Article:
Jim Geraghty of National Review and Greg Corombos of Radio America examine the logic behind a surprising tweet from Utah Sen. Mike Lee suggesting Obama Supreme Court nominee Merrick Garland should be Trump’s choice to head the FBI. They also react to dozens of anonymous government sources suggesting the firing of James Comey was about Russia and that the deputy attorney general allegedly threatened to resign because the administration claimed the firing was his idea. And they discuss reports that Trump has repeatedly asked White House lawyers if he can communicate with former National Security Adviser Michael Flynn.
Senate Republicans voted to end the filibuster for Supreme Court nominees Thursday after Democrats refused to advance the nomination of Judge Neil Gorsuch to a final vote, a move grassroots conservatives say had to happen out of respect for the Constitution.
Republicans cited the precedent of Democrats from November 2013, when then-Senate Majority Leader Harry Reid led a rules change to kill the filibuster for lower court judicial nominees and executive branch personnel requiring confirmation.
The move came after a 55-45 vote to end debate on Gorsuch, five votes short of the 60 votes needed. Senate Majority Leader Mitch McConnell then moved to consider the Gorsuch nomination under the rule change instituted by Democrats. His motion was denied, but McConnell then appealed the ruling of the chair and the filibuster for Supreme Court nominees was killed in a party line vote.
While Democrats call the move an attack on democracy, Tea Party Patriots Founder Jenny Beth Martin says it’s the Democrats who took an extreme position with their filibuster.
“When it comes to Supreme Court nominees, never in the history of our entire country have we had a partisan filibuster of a Supreme Court nominee. It just hasn’t been done. What the Democrats are doing right now is breaking the tradition and the practice that we’ve had in this country for over 200 years,” said Martin, whose group has been aligned with the Judicial Crisis Network in pushing for the confirmation of Gorsuch.
The Tea Party Patriots are best known for advocating smaller government and lower taxes, but Martin says the Supreme Court fight is very much in her organization’s interest.
“We understand it is critically important that if we want to have constitutionally-limited government, then we have to have a Supreme Court that upholds the law and judges laws based on the Constitution,” said Martin.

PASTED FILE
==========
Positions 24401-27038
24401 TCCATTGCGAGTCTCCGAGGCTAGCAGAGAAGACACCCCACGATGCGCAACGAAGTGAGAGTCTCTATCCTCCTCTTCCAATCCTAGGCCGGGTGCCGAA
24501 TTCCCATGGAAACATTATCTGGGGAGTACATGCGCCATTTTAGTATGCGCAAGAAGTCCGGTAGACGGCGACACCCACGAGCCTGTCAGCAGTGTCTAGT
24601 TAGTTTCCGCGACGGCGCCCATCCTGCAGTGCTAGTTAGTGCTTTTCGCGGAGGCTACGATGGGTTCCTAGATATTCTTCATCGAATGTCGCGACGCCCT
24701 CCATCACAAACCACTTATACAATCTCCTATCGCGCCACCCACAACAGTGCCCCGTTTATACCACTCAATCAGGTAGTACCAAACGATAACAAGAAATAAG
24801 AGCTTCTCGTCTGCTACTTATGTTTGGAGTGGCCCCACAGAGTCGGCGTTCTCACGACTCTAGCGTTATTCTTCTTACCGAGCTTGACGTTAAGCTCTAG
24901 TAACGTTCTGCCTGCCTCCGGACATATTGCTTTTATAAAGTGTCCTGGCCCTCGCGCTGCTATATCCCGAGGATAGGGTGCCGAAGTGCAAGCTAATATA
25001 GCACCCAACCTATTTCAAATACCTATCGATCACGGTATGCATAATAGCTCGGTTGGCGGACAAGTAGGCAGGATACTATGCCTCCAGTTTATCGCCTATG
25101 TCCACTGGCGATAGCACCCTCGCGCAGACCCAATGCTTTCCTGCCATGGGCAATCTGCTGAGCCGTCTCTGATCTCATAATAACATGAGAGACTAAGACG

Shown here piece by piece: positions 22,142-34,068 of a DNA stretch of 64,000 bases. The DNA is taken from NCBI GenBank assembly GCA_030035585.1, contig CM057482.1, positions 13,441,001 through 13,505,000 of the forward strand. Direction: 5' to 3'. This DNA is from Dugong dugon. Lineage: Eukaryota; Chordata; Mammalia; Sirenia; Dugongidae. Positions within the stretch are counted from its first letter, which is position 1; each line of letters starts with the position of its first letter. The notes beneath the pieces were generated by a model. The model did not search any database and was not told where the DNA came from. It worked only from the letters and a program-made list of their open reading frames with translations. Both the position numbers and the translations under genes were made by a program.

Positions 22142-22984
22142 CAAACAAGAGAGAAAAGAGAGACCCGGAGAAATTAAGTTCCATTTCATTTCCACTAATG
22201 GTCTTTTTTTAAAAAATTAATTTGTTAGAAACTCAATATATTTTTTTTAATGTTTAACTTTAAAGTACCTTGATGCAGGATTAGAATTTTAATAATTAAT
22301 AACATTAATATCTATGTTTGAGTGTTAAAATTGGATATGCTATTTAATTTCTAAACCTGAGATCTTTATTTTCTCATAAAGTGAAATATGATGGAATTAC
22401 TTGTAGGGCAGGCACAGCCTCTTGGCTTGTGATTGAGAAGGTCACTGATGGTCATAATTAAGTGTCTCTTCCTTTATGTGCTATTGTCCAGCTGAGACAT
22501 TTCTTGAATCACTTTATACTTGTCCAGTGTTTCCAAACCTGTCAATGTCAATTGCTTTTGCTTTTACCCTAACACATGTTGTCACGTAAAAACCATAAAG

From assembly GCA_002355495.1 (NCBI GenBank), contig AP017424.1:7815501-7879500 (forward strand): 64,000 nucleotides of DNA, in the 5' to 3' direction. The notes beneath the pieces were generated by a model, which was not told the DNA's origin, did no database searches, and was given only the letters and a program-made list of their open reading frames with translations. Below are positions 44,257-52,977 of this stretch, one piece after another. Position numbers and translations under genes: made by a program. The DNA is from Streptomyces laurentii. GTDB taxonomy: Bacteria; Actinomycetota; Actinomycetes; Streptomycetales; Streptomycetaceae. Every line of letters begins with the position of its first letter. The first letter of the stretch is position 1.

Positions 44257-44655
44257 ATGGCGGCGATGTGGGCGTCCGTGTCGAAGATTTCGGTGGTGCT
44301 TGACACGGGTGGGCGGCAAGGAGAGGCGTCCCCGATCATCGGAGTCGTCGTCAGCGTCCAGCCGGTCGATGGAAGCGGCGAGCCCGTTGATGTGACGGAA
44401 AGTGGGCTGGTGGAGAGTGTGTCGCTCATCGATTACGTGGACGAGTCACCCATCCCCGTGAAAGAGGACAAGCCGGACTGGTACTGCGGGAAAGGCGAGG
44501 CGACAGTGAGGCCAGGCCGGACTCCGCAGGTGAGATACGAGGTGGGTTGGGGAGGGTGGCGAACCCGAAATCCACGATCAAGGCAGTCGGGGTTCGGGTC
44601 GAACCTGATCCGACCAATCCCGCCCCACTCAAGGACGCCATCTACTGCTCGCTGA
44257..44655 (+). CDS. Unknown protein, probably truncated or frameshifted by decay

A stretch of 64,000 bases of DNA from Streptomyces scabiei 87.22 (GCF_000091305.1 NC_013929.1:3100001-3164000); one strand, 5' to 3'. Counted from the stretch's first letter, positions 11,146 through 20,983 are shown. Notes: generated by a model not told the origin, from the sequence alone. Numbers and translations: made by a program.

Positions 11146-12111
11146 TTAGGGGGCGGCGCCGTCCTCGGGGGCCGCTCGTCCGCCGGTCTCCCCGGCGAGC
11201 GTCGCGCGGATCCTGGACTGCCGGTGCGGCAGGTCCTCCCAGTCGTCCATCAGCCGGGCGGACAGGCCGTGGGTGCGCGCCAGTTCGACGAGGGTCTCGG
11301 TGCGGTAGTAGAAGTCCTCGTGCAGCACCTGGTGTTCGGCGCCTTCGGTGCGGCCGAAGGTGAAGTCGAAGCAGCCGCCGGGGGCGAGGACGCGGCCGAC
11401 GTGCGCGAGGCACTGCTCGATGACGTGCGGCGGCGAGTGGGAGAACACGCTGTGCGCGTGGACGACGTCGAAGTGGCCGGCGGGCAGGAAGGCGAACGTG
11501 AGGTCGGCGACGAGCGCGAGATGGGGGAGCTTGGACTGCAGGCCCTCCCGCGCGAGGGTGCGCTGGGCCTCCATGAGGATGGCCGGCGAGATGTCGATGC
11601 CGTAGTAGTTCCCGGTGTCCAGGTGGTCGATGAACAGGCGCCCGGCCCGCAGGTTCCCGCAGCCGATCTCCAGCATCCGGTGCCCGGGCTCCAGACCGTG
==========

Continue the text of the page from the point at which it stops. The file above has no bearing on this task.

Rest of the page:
She is convinced the Democrats don’t really have a case against Gorsuch but are still bitter over 2016.
“They are just frustrated that it’s not their person, that they lost the election in November, that it is President Trump who won the election and therefore won the ability to nominate Judge Gorsuch and they are doing all they can to resist what President Trump was elected to do,” said Martin.
Martin says the public is engaged on this issue and overwhelmingly in support of Gorsuch, but she says Democrats aren’t listening to all of their constituents.
“Democrat senators are listening to their base. They’re not listening to the whole of the American people, but they are listening to their base. So they are doing what they think their base wants them to do,” said Martin.
She believes the effort to filibuster Gorsuch will backfire on red state Democrats like Sen. Claire McCaskill, D-Mo., in 2018.
“She has said that this would be a very political maneuver if they filibustered Gorsuch. That’s what she’s doing and she’s doing it out of pure politics, not out of what’s best for the country,” said Martin.
“I know that it is a political job and the things the elected officials do they are going to look at things through the prism of politics. Sometimes you need to do what’s best for the country because you have taken an oath to uphold the Constitution for your country,” said Martin.
And Martin is firmly convinced fidelity to the Constitution will be a hallmark of Gorsuch’s time on the Supreme Court.
“He looks at the law and he respects the law as it’s written. He doesn’t intend to make law and create law out of whole cloth from the bench with his decisions, and he is going to look at the law through the prism of the Constitution,” said Martin.
With the filibuster nuked, a final Senate vote on Gorsuch is expected Friday evening.
Jim Geraghty of National Review and Greg Corombos of Radio America are encouraged by some of the budget tightening the Trump administration wants to do but are concerned that there seems to be no appetite for entitlement reform. They also wonder why George W. Bush is coming forward to criticize Trump after virtually eight years of silence on the Obama administration. And they have fun with Sen. Tom Udall’s suggestion that the Senate confirm Neil Gorsuch AND Merrick Garland to the Supreme Court.